3D Collaboration: OpenQwaq - Archived

Earlier this year Teleplace announced they were releasing OpenQwaq, an Open Source version of their enterprise platform under the GNU General Public License, opening up new opportunities for educators to test the software and explore what it offers. Teleplace Inc. develops a collaboration platform to help enterprise companies manage intensive projects across multiple locations. OpenQwaq has the exact same features with the exception of support, automatic upgrades and Teleplace Connect, which allows the virtual environment to run in a Windows Internet Explorer browser.

OpenQwaq has a user friendly suite of collaboration tools that work really smoothly together and are simple to manage. Users can drag-and-drop content from a desktop or local folder straight into a virtual workspace. You can share information contained in corporate applications or desktop applications such as Adobe® PDF documents, Microsoft® Word, Powerpoint, Excel files, images and even 3-D models. Documents are viewed on flat 2D Panes where multiple users can view and edit documents together at the same time. The software integrates with the SharePoint Learning Management System, so you can pull content from the LMS onto a 2D pane for others to view. Voice over IP and text chat is also available, so it’s a perfect solution for virtual meetings or small project collaborations.

The only downfall of the platform are the 3D graphical limitations, compared to other platforms the standard is quite low. Avatars can be simple using your own head shot photo on a matchstick man or a more realistic avatar from the OpenQwaq selection. There is a basic set of template rooms to choose from, which is fine to get started with, but creatively you’ll be restricted when designing your space.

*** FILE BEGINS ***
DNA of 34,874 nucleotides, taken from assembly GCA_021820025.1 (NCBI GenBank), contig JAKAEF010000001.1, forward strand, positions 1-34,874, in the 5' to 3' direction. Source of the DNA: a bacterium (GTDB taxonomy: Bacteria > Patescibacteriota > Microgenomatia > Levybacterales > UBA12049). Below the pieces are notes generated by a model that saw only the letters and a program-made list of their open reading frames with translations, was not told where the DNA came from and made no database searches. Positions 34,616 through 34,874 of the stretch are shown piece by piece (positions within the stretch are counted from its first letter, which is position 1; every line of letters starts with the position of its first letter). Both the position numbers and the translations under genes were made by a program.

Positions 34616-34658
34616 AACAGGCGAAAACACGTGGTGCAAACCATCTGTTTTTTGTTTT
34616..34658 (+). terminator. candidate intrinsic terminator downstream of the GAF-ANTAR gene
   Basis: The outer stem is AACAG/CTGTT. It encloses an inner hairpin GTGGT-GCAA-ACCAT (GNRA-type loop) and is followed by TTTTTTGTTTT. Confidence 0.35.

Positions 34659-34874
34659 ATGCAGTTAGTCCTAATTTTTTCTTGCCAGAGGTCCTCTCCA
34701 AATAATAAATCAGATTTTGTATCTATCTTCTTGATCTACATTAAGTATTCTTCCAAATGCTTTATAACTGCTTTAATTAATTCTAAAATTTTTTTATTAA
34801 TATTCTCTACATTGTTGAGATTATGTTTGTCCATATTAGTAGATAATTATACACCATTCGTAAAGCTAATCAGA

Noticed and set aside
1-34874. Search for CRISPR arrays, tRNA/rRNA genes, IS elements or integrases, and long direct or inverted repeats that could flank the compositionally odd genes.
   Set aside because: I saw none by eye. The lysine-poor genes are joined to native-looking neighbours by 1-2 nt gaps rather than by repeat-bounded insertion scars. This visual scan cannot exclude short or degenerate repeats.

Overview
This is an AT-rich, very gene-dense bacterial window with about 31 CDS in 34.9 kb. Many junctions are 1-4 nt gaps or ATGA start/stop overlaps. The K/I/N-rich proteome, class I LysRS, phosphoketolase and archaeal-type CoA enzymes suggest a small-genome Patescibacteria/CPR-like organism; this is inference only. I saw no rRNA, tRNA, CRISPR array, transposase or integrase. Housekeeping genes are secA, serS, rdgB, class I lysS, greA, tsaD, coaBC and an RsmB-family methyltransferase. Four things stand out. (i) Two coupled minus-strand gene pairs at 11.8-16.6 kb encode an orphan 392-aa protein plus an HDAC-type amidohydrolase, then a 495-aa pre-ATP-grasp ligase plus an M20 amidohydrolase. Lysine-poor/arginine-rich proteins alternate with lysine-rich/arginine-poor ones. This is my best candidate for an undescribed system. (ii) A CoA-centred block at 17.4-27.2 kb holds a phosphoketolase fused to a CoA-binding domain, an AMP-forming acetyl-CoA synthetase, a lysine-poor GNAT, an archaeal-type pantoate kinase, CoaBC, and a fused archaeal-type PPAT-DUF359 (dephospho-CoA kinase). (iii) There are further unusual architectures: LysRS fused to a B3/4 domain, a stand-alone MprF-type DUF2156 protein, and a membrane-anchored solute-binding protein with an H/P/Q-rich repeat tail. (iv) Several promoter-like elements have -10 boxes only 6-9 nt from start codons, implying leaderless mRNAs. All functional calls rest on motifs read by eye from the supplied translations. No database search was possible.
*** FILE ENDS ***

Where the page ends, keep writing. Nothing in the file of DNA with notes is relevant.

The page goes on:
Here’s a little background information about the company: Teleplace was originally known as “Qwaq” and evolved from a project known as OpenCroquet that was initially released in 2007 for the purpose of developing a collaborative virtual worlds application. The initial founders of OpenCroquet split into two groups, one to continue in Open Source development under the M.I.T license creating “OpenCobalt”, the other to fork the code and develop a commercial business creating “Qwaq”. There was a substantial investment put into Qwaq that allowed the company to develop a stable and secure market ready product, while OpenCobalt was funded by the National Science Foundation and other grants.

OpenCobalt has struggled to compete with Teleplace’s features and functionality, so the decision to release OpenQwaq came as good news to the community. As both projects develop under different licenses there is a legal conflict with the GNU GPL and M.I.T license agreements, which may restrict code from OpenQwaq being used in OpenCobalt.